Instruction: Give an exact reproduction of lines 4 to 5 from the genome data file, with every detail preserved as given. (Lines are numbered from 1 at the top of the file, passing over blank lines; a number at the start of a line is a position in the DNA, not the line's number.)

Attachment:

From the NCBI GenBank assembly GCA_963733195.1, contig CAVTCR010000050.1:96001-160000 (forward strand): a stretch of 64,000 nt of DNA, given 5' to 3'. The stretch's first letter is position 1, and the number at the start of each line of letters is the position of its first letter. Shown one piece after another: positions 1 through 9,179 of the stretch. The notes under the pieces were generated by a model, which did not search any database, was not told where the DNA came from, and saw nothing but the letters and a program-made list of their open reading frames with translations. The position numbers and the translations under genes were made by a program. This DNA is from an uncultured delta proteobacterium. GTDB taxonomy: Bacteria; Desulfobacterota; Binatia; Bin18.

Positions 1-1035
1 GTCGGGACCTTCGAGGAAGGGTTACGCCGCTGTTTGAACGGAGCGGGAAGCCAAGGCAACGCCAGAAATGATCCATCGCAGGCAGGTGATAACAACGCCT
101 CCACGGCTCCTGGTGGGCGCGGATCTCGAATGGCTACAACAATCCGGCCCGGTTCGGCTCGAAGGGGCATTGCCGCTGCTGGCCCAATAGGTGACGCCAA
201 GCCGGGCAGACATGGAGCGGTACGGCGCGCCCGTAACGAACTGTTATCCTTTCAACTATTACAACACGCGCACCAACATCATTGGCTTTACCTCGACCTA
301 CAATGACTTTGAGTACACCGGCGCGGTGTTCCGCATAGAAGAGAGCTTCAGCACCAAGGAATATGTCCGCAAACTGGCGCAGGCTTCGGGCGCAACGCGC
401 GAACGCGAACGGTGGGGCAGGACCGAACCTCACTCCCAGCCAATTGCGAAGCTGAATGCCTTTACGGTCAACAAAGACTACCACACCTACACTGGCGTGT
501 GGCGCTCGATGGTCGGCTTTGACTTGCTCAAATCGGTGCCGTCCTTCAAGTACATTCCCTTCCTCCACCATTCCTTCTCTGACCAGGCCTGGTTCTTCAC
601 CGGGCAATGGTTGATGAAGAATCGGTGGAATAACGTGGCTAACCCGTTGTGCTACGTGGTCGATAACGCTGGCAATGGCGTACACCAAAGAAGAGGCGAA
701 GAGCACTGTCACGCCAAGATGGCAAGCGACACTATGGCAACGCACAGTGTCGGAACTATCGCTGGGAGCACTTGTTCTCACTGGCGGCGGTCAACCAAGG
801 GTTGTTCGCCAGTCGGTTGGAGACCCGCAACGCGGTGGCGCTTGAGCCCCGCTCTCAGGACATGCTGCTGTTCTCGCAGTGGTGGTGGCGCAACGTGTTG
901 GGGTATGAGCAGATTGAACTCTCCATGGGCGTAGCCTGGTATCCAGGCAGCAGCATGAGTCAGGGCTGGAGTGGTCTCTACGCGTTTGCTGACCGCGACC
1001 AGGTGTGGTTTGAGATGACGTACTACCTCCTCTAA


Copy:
101 CCACGGCTCCTGGTGGGCGCGGATCTCGAATGGCTACAACAATCCGGCCCGGTTCGGCTCGAAGGGGCATTGCCGCTGCTGGCCCAATAGGTGACGCCAA
201 GCCGGGCAGACATGGAGCGGTACGGCGCGCCCGTAACGAACTGTTATCCTTTCAACTATTACAACACGCGCACCAACATCATTGGCTTTACCTCGACCTA